With a heavy heart, ZOA is leaving Afghanistan after nearly 20 years of emergency relief and recovery. “A difficult decision”, confirms Edwin Visser, ZOA’s chief programme director. “The situation in Afghanistan is far from going well, but major donors barely want to invest there anymore. We can’t carry on.” However, dedicated local ZOA personnel are using the experience they have gained to launch their own organisations in their country.
Over the past 20 years, ZOA completed many emergency relief and recovery projects in Afghanistan. The country is not only afflicted by many forms of violence. Natural disasters have also badly hit the already vulnerable local population. ZOA provided emergency relief after both flooding and large-scale droughts in different locations. “ZOA leaves behind a visible footprint”, says Rina Teeuwen, who works for ZOA in Afghanistan. “We made a difference in many people’s lives with practical help: digging water wells, repairing houses, building schools including girls’ schools, helping farmers, and setting up over 200 women’s groups. We also supported women in prison, and we worked to build peace in villages. Our projects stretched from Uruzgan in the violent south to the provinces of Sheberghan and Sari Pul in the inhospitable north. We are truly leaving behind a lasting legacy.”
ZOA’s comprehensive approach enabled us to bring hope and a fresh perspective to many Afghan families. Rina cites an example: “We helped around 500,000 families in the province of Sari Pul. Via the National Solidarity Programme – which is funded by the World Bank – ZOA provided training in good governance. As a result, village councils invested in infrastructure and schools. We also provided training in conflict resolution, not only to village councils but also in schools. In this way, ZOA could help two northern provinces resolve over 7,600 conflicts, after mediation by both male and female mediators. This prevented a great deal of suffering. Moreover, every village council has an equal number of men and women. This encourages women to think along and participate in the discussion.”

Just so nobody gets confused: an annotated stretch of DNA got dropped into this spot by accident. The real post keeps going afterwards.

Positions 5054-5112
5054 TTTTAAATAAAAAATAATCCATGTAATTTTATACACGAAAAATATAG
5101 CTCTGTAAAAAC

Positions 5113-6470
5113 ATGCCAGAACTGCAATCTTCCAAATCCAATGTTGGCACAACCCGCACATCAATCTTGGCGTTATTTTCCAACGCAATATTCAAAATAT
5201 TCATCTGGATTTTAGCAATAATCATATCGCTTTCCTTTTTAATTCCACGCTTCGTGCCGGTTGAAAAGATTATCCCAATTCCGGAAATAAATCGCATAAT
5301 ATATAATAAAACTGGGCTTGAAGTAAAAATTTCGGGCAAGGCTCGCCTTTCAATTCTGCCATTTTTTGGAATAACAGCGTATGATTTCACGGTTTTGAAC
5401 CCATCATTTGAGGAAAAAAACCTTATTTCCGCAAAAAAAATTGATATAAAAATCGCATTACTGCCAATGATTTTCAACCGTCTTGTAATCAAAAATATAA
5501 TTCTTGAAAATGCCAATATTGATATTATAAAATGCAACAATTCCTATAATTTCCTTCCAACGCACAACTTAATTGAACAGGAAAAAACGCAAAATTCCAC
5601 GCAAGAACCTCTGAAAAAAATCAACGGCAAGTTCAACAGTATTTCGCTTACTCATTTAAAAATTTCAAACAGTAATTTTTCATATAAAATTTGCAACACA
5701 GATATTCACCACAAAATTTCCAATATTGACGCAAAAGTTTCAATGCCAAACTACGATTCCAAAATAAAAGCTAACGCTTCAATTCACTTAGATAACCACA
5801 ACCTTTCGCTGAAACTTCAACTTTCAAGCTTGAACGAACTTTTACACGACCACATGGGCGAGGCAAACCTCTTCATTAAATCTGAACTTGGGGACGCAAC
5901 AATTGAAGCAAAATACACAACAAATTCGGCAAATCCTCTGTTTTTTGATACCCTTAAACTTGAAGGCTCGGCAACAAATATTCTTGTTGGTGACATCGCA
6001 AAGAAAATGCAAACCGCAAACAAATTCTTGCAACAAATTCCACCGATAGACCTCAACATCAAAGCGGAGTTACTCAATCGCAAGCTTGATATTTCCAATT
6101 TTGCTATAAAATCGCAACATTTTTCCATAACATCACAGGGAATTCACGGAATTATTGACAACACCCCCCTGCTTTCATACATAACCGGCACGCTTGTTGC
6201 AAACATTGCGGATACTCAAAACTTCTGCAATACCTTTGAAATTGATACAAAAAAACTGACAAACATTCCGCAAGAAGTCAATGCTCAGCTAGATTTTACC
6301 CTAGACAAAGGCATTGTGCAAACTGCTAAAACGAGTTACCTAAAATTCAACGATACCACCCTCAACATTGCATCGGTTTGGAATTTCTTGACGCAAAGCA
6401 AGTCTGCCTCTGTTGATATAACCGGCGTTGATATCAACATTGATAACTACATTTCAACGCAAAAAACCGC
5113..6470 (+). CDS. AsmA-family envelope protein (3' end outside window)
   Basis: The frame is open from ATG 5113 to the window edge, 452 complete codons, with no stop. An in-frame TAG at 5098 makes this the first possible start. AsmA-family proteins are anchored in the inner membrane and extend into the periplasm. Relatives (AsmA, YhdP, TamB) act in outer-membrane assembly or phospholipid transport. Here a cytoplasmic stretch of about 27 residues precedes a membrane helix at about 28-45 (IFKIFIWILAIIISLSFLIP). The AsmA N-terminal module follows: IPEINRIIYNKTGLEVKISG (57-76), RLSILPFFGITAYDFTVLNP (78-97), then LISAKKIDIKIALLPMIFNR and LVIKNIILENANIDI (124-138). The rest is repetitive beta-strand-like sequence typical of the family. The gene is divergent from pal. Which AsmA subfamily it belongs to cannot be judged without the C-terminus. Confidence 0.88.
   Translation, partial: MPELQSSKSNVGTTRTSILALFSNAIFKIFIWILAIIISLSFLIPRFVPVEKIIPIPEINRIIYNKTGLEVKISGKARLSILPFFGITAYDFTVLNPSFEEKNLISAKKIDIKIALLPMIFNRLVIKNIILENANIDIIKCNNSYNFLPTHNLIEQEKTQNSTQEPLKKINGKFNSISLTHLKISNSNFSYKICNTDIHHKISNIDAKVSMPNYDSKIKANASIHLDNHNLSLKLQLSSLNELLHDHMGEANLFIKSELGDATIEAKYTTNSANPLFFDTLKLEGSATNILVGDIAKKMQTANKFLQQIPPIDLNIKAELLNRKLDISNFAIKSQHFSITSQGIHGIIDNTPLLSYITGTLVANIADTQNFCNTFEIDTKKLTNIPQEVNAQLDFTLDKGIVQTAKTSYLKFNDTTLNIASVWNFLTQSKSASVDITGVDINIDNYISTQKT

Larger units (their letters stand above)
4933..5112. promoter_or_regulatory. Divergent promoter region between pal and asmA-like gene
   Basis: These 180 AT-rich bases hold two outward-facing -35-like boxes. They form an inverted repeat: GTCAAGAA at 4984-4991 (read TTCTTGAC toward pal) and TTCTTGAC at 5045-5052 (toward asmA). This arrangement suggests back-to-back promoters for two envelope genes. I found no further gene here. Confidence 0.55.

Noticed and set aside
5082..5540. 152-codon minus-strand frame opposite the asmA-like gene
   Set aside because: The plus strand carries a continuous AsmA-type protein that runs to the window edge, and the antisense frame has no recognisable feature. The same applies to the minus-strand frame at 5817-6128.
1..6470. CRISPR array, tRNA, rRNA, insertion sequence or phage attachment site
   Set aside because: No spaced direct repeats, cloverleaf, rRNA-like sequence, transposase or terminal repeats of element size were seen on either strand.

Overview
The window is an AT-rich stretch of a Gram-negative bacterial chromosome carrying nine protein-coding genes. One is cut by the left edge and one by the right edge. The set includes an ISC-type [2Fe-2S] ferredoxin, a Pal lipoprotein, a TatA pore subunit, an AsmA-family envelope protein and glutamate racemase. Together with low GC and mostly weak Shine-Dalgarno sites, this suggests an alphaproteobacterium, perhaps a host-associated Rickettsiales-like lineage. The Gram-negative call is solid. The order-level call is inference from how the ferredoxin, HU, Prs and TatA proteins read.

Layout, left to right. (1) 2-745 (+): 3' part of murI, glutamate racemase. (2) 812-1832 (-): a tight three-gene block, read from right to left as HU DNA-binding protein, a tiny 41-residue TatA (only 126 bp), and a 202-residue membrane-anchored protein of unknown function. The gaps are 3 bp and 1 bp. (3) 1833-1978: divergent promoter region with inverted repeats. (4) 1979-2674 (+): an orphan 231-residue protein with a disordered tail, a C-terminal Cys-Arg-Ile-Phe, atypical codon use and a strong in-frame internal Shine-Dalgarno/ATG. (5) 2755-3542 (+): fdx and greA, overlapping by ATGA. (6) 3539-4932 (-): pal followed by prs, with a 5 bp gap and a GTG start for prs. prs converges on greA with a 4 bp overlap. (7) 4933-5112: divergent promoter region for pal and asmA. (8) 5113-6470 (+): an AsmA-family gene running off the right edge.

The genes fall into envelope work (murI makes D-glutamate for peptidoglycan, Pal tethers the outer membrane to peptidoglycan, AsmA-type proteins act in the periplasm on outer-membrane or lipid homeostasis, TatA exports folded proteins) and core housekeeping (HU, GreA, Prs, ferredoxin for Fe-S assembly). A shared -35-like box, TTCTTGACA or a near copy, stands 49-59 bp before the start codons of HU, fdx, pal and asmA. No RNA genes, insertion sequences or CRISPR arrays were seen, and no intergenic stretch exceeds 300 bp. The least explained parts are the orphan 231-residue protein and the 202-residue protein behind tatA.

Further examples of ZOA’s comprehensive approach include the over 2,000 latrines and nearly 6,000 water wells and pumps that we built together with local residents. “Each well provides an average of 25 families with clean water. Thus, many families enjoy access to clean water. Moreover, the families received information about good hygiene and sanitation”, says Rina. “After all, good health requires good hygienic habits. In this way, we hope to prevent disease and death, particularly children’s deaths. In every village where ZOA worked with this programme, we trained some local residents on how to educate others about hygiene.”
Support for women
Supporting Afghan women was a priority in ZOA’s work over the past two decades. One example of this is our project in a women’s prison in Sheberghan. Women are incarcerated there for ‘moral crimes’, such as ending an engagement, having a relationship that was not accepted, or fleeing domestic violence. ZOA also helped establish more than 200 women’s groups. These groups allow women to help each other develop their economic and social competencies. The groups also work to prevent child marriages.
Our colleague Anna from Afghanistan is a shining example. She was married off at the age of 14, gave birth to seven children, and passed through many difficult years – partly due to domestic violence – but she fought bravely to escape her misery. She has even become a role model for others, and her husband is now proud of her. Anna says, “I listen to the stories shared in the women’s groups, and I can encourage these women. I know all too well how difficult life can be. I consider with them what might be possible, and how they can take initiative to improve their situation.” More than 4,000 women are members of a self-help group. Many of them start a small business with help from the group’s joint funds.
ZOA’s departure is approaching. We are handing our projects over to local colleagues who have worked with us for years, and thus have gained the necessary experience and skills. Rina sees a positive side to this: “I am encouraged to see that the increased resilience of women has delivered some very concrete results. Not only our male colleagues but also our female colleagues have started their own organisations and are raising funds. I am happy to hand the work over to them!”